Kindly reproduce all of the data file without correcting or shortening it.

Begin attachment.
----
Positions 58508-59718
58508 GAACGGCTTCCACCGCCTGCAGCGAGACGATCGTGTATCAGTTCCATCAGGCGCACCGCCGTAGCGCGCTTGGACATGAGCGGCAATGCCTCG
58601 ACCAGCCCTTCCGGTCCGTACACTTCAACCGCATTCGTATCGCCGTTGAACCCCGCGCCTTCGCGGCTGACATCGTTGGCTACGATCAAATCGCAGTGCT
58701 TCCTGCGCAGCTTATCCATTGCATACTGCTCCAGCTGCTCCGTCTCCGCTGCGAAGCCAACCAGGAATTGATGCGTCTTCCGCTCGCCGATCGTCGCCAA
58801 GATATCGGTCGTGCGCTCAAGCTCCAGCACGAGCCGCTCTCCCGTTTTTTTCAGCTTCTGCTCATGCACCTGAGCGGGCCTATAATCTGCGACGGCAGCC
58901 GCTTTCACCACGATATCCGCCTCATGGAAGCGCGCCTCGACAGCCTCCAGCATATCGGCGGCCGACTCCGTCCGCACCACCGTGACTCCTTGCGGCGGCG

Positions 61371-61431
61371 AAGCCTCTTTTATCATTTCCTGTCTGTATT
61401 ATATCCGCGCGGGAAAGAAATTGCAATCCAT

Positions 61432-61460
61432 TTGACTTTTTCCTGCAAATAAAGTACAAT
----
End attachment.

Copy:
Positions 58508-59718
58508 GAACGGCTTCCACCGCCTGCAGCGAGACGATCGTGTATCAGTTCCATCAGGCGCACCGCCGTAGCGCGCTTGGACATGAGCGGCAATGCCTCG
58601 ACCAGCCCTTCCGGTCCGTACACTTCAACCGCATTCGTATCGCCGTTGAACCCCGCGCCTTCGCGGCTGACATCGTTGGCTACGATCAAATCGCAGTGCT
58701 TCCTGCGCAGCTTATCCATTGCATACTGCTCCAGCTGCTCCGTCTCCGCTGCGAAGCCAACCAGGAATTGATGCGTCTTCCGCTCGCCGATCGTCGCCAA
58801 GATATCGGTCGTGCGCTCAAGCTCCAGCACGAGCCGCTCTCCCGTTTTTTTCAGCTTCTGCTCATGCACCTGAGCGGGCCTATAATCTGCGACGGCAGCC
58901 GCTTTCACCACGATATCCGCCTCATGGAAGCGCGCCTCGACAGCCTCCAGCATATCGGCGGCCGACTCCGTCCGCACCACCGTGACTCCTTGCGGCGGCG

Positions 61371-61431
61371 AAGCCTCTTTTATCATTTCCTGTCTGTATT
61401 ATATCCGCGCGGGAAAGAAATTGCAATCCAT

Positions 61432-61460
61432 TTGACTTTTTCCTGCAAATAAAGTACAAT